Will we lower our prices on the proposal with a sinking feeling that we’re not getting paid enough but convinced that no one will pay us more? Or will we take a minute to examine the story we’re telling ourselves about money, take a dance break, call a friend for reassurance, and then send out the proposal with the fair price for all the hard work we do?

We get to choose.

But we have to be aware that there’s a choice to be made. And that’s a big part of what my new guide, Stay Unstuck, addresses.

Inside, you’ll find a detailed, four-part plan for raising your awareness around when you’re stuck—so you can address the problem head on and then keep moving rather than languishing in stuck-land or abandoning your project altogether.

Here are the four steps:

•    Reflect on past experiences and look for clues
•    Review your current projects and apply the tactics
•    Recognize more quickly when you're stuck
•    Remind yourself to pay attention and use the tactics

Inside Stay Unstuck, you’ll get instructions for working through each of these steps, along with worksheets to help you think things through and take action.

Once you have your well of get-unstuck tactics and you’re working toward gaining greater awareness around when you’re stuck, I think you’ll find you’re moving forward with more purpose and ease than ever before.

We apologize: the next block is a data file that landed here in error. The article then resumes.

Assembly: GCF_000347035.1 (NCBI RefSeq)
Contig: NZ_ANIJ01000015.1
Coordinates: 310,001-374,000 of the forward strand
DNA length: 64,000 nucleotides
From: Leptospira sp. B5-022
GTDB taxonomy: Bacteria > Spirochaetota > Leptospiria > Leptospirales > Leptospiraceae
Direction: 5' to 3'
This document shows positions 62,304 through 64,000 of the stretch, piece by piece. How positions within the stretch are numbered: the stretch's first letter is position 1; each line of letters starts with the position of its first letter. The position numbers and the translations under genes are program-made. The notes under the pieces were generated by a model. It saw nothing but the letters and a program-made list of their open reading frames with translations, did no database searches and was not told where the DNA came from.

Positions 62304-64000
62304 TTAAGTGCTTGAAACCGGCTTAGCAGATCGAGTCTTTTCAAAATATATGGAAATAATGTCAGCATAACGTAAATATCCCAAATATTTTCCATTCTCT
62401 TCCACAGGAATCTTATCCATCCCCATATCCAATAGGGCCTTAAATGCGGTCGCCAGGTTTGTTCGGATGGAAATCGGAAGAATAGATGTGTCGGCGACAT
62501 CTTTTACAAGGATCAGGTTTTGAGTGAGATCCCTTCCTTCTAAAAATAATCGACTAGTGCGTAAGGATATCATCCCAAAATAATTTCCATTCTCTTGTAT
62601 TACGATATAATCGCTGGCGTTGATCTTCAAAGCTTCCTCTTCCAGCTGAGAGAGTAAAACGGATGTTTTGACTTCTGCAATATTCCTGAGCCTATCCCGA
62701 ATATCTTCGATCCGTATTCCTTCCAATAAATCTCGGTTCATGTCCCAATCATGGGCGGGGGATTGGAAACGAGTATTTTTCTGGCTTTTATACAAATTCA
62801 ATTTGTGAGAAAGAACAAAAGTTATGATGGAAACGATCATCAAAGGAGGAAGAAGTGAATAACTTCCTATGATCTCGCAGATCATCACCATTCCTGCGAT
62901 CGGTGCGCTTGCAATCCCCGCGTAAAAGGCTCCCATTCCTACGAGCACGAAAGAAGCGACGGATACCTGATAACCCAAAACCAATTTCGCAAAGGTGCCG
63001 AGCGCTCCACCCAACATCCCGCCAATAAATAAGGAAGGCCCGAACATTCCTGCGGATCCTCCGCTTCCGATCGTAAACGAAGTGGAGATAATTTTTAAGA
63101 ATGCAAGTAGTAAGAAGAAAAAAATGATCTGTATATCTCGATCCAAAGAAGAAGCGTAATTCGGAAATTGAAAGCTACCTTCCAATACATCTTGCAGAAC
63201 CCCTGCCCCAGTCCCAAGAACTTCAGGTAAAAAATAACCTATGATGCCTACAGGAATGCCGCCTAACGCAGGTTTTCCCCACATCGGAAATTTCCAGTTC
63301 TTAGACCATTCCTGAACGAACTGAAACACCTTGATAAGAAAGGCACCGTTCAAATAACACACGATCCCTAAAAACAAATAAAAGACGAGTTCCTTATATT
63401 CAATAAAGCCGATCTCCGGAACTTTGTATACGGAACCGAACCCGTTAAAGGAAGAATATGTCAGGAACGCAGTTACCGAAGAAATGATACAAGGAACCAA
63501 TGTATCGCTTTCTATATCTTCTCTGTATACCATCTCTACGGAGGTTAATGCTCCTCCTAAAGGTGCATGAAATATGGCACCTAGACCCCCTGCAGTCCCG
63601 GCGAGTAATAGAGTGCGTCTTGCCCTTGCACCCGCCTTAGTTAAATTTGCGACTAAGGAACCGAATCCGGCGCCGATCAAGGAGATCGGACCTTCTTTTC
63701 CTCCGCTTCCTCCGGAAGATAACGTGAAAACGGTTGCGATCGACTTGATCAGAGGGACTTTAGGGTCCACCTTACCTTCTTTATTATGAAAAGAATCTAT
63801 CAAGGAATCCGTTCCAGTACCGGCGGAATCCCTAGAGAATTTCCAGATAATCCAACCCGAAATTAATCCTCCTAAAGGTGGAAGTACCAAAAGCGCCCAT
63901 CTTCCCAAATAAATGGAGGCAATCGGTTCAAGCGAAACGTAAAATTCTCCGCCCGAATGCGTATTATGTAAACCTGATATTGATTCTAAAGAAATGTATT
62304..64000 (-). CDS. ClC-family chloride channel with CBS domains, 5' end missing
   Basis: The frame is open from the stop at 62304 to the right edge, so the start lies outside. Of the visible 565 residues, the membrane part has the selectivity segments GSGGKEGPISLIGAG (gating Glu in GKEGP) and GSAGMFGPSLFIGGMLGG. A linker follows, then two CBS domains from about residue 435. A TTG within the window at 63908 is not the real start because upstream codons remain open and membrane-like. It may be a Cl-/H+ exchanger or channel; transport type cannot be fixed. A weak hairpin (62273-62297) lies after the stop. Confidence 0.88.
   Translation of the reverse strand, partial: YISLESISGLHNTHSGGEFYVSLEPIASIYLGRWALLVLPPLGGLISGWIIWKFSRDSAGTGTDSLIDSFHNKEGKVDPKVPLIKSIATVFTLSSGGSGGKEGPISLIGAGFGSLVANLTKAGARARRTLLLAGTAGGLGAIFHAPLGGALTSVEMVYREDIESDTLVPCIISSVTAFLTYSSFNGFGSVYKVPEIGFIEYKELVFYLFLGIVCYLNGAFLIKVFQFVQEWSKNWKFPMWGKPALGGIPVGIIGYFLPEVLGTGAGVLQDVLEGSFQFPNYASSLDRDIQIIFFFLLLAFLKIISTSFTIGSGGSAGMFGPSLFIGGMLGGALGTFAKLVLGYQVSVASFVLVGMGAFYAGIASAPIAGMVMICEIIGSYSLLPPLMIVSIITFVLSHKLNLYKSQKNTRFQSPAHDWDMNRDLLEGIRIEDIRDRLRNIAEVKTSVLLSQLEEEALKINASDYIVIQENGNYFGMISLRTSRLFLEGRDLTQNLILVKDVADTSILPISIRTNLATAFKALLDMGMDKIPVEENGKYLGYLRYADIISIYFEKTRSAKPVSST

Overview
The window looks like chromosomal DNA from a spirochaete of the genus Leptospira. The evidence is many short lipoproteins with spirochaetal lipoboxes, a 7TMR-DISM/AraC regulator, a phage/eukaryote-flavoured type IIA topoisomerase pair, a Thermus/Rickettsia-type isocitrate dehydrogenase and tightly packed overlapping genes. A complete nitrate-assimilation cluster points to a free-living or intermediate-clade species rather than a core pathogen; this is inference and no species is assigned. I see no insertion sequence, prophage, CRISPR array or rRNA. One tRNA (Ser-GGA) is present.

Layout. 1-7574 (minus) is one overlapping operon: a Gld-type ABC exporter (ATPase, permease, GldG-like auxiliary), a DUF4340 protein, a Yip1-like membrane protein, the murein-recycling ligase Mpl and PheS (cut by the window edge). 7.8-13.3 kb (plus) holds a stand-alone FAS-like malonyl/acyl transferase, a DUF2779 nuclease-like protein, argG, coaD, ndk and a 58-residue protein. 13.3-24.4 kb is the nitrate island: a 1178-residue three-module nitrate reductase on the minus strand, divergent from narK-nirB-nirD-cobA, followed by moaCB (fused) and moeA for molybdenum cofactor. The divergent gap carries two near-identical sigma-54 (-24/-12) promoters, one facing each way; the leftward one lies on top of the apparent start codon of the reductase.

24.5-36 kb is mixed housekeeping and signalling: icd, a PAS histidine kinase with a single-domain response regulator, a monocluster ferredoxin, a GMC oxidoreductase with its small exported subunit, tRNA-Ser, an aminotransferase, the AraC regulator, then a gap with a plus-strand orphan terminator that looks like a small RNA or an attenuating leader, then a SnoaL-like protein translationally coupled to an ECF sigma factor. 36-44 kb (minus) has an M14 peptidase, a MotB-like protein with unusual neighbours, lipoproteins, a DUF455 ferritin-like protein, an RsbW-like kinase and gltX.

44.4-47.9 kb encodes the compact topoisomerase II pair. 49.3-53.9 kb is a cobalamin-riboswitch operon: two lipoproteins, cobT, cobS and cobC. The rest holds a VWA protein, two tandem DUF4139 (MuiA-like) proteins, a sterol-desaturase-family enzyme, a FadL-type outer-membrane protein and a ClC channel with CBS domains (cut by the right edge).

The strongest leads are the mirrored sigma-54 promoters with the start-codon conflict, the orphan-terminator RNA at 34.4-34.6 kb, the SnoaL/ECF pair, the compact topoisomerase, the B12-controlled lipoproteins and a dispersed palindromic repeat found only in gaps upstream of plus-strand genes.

I hope you’ll join me as soon as Stay Unstuck is available. You’ll get an email the moment it’s ready, and I can’t wait to share it with you!

Until then, let’s build on what you’ve created over the last few weeks.

Set an alarm on your phone for two times a day (or more if you’re ambitious). When the alarm goes off, ask yourself a simple question: What am I working on and where might I be stuck?

Pay close attention to what you hear from your inner wisdom. Then use the tactics you brainstormed last time to address any places you’re stuck, working until you feel you’re ready to move forward again. I hope you’ll find yourself making greater progress this week!

To being unstuck,
With much love,
Erica